It’s said that a writer needs to write from the heart, and about things that he or she knows. Therefore, I am going to resist the urge to write about something that’s been in the news a lot (sexual harassment), but which I know next to nothing about, and write instead about something I DO know – PETS.
And more specifically, getting a NEW pet. We lost Baxter, our Maltese, on May 13 at age 13, but now that number has come full circle with us adopting a part Dachshund, part Chihuahua on December 13 (which doubles as my wife’s b-day BTW.) … (God is indeed good.)
What can I say? We haven’t even had her for a week yet, but Pepper Ann is already weaving her way into our hearts. (See photo below.) Every dog is different, so we have to try to resist the urge to compare her to Baxter. We found out early on that she likes to play hide-and-seek (mostly with a bone), and rip paper to shreds, sometimes even when her bone is nearby. A little frustrating, to say the least.
I think the older we get, the more we realize that the best presents are NOT found wrapped in a box with a bow, and placed under a tree. No, the best presents are things like good health, kids, loved ones, etc.
And might I add a new dog to the mix? After the heartache and emptiness we experienced earlier this year after we lost our Maltese, it seems to me that Pepper Ann is an extremely special Christmas present. In fact, I don’t think I can come up with one as good – not even my treasured Hot Wheels cars I had as a kid.
I hope you all have a safe, happy and merry Christmas.
A company holiday party can be a night of debauchery, drinking and fun, yet someone will always end up paying for it in the end. You surely don’t want to set yourself up for a potentially bad situation. In our current [sexual harassment] climate, it is too dangerous and at the very least could result in you becoming the office gossip on Monday and at worst, could cost you your job.
if you feel yours will lead to a bad hangover and potentially some awkward and regretful conversations or activities, just say no. Here are three options to consider if you decide to skip the party this year:
- Politely decline. Say you are taking a rain check this year. It doesn’t mean you are not a team player, it just means that you would like to find another way to celebrate the holiday and your colleagues. Your professional reputation and relationships are what should prevail and be your legacy, so not attending the party may be the best choice for you. But it is your choice.
2. Offer up another idea. Offer an idea to management that is a healthy way to celebrate with your colleagues. It could be a holiday scavenger hunt, or a holiday decorating competition. Either way, these are still tea- building situations and are fun and productive. You could even offer to organize it the following year to show your engagement.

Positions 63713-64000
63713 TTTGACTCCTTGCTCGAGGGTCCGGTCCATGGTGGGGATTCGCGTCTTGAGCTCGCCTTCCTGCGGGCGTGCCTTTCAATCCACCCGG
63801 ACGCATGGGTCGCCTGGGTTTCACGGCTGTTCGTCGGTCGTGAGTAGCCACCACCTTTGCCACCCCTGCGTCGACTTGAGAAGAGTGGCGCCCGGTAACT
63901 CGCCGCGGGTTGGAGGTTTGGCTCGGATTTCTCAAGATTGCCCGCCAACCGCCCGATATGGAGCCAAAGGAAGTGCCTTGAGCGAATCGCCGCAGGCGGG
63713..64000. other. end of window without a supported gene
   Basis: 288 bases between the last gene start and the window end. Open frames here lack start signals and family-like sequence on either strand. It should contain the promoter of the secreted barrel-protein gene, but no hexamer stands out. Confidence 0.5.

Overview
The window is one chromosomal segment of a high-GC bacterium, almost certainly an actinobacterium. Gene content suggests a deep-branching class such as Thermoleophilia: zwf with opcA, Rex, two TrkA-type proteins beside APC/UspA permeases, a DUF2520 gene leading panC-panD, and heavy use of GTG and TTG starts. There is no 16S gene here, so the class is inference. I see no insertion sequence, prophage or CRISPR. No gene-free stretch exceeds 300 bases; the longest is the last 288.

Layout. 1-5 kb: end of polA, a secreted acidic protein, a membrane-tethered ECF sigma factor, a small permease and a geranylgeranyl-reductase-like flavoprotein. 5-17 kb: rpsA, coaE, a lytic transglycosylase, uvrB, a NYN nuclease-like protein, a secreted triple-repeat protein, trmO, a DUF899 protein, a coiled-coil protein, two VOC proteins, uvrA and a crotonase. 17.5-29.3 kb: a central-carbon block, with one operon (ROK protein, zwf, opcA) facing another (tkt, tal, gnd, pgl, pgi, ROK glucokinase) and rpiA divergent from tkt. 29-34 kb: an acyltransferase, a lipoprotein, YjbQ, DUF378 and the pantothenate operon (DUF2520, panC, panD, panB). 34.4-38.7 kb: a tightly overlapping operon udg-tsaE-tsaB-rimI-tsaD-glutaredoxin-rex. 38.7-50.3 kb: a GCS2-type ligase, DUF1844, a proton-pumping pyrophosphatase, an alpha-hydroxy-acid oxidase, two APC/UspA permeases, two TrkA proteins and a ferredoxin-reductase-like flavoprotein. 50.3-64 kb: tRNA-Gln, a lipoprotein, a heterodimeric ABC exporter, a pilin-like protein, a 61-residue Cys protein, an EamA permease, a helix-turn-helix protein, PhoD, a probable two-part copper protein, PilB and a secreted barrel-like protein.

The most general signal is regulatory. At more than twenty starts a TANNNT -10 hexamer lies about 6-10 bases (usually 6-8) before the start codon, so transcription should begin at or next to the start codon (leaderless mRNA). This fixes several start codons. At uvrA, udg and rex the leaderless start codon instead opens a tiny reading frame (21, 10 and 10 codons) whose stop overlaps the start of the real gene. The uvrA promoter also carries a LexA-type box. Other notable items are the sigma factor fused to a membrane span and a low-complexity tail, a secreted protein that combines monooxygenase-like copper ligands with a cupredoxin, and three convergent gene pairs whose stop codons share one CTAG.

3. Be your own host. Another way to celebrate time time with your “work family” is to host a Sunday brunch at your home or do it collaboratively with your friends as a potluck event. You can share your best ham, stuffing, eggs benedict, potato latkes, and fruitcake. This way, it is fun, celebratory, yet on your terms.
If something makes you feel uncomfortable about attending, than certainly opt out. Your job will still be there waiting for you to execute to the best of your abilities.
Holly Caplan is an award-winning manager and author of “Surviving the Dick Clique: A Girl’s Guide to Surviving the Male Dominated Corporate World” For more information, visit http://www.hollycaplan.com.
We all know that the awareness of sexual harassment and gender bias in the work place is at an all time high. The stories just keep on coming. They do not stop. Every day a new woman comes forward and everyday a new man is vehemently apologizing on a major network.
In light of all of this, companies and employees are reevaluating their upcoming holiday parties, which often becomes the chance to drink heavily with your colleagues and act in ways you otherwise would not.
Before writing this, I reached out to a long time friend of mine who works as a human resources director. She laughingly told me that the busiest week in HR is always the week after the holiday party. Employees come in with complaints of sexual harassment and overall ill behavior. I could just see her shaking her head over our phone call. She said during the week after the holiday party she has a rotating door to her office.
It tells us that the holiday party can be a night of debauchery, drinking and fun, yet someone will always end up paying for it in the end. That is why this year, you, the employee, should be looking at this differently. You surely don’t want to set yourself up for a potentially bad situation. In our current climate, it is too dangerous and at the very least could result in you becoming the office gossip on Monday and at worst, could cost you your job.
You should know, it is okay to say no this year, or any year. Depending on your company’s culture, you can make a decision that will be best for you. Some companies choose different paths for these events, but if you feel yours will lead to a bad hangover and potentially some awkward and regretful conversations or activities, just say no.
NEXT POST: Options to consider if you decide to skip the holiday party.
Holly Caplan is an award-winning manager and author of “Surviving the Dick Clique: A Girl’s Guide to Surviving the Male Dominated Corporate World.” For more information, please visit, http://www.hollycaplan.com.
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